Although tallies fulfilled their primary purposes, the rudimentary system bore some limitations. Tallies were too simple to carry qualitative information associated with them, such as who did what and when in what context. Another limitation was that tallies could not indicate complex transactions. These limitations drove to more complicated recording devices.

1.2 Complex Tokens

The first tally system eventually increased in complexity, yielding the development of clay accounting tokens. As agriculture developed further, diverse staples, products, and commodities became available, which necessitated a more complex enumeration and accounting system. The concept of the unit of measurement started to develop accordingly.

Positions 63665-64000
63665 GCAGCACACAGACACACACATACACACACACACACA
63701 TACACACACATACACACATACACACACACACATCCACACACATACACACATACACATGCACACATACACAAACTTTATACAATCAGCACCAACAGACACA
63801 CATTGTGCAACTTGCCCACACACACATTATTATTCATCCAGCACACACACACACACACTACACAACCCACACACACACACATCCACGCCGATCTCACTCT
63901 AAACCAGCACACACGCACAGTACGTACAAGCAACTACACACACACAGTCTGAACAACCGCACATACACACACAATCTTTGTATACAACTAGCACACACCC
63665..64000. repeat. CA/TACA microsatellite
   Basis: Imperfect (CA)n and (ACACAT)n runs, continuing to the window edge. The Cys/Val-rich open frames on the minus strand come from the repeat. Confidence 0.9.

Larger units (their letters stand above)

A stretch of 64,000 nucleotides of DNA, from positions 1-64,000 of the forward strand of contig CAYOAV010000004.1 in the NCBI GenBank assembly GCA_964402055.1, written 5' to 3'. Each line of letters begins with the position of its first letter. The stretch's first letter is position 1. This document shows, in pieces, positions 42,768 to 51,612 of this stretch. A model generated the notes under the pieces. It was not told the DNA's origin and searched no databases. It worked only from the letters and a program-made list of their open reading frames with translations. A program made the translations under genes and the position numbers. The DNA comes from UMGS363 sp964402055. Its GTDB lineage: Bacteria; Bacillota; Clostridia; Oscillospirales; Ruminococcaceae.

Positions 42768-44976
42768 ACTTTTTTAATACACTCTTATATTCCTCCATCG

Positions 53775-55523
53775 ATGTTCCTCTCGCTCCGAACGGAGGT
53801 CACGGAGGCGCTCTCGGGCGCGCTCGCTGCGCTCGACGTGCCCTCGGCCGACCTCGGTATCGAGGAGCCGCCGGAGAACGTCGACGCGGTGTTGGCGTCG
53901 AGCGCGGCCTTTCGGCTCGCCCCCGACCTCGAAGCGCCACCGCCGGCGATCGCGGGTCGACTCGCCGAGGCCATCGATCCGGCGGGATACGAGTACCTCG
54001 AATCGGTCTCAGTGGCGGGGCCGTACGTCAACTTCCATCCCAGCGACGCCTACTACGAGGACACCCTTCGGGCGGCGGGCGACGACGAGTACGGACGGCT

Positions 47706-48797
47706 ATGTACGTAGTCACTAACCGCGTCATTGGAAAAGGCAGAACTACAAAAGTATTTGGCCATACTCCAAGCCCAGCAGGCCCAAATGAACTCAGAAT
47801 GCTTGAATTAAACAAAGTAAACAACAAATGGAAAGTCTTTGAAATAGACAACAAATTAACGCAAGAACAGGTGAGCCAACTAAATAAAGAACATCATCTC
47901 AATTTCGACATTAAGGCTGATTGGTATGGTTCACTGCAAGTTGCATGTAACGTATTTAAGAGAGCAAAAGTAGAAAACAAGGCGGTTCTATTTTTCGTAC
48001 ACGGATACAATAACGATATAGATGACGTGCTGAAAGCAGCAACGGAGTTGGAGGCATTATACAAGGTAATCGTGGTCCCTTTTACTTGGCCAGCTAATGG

The token system drastically changed data processing because mathematical concepts could be understood out of context by others and be translated into unambiguous tactile notions. With more meaningful and complex tokens, users were able to process a large amount of data simultaneously. They were also able to deal with different commodities concurrently through diversification. It further allowed for the classification of goods through organizing and reorganizing them into categories to fulfill book-keeping purposes. Logan (2004) noted that “the token system [was] the forerunner of the abacus as well as spreadsheet analysis” (p. 13).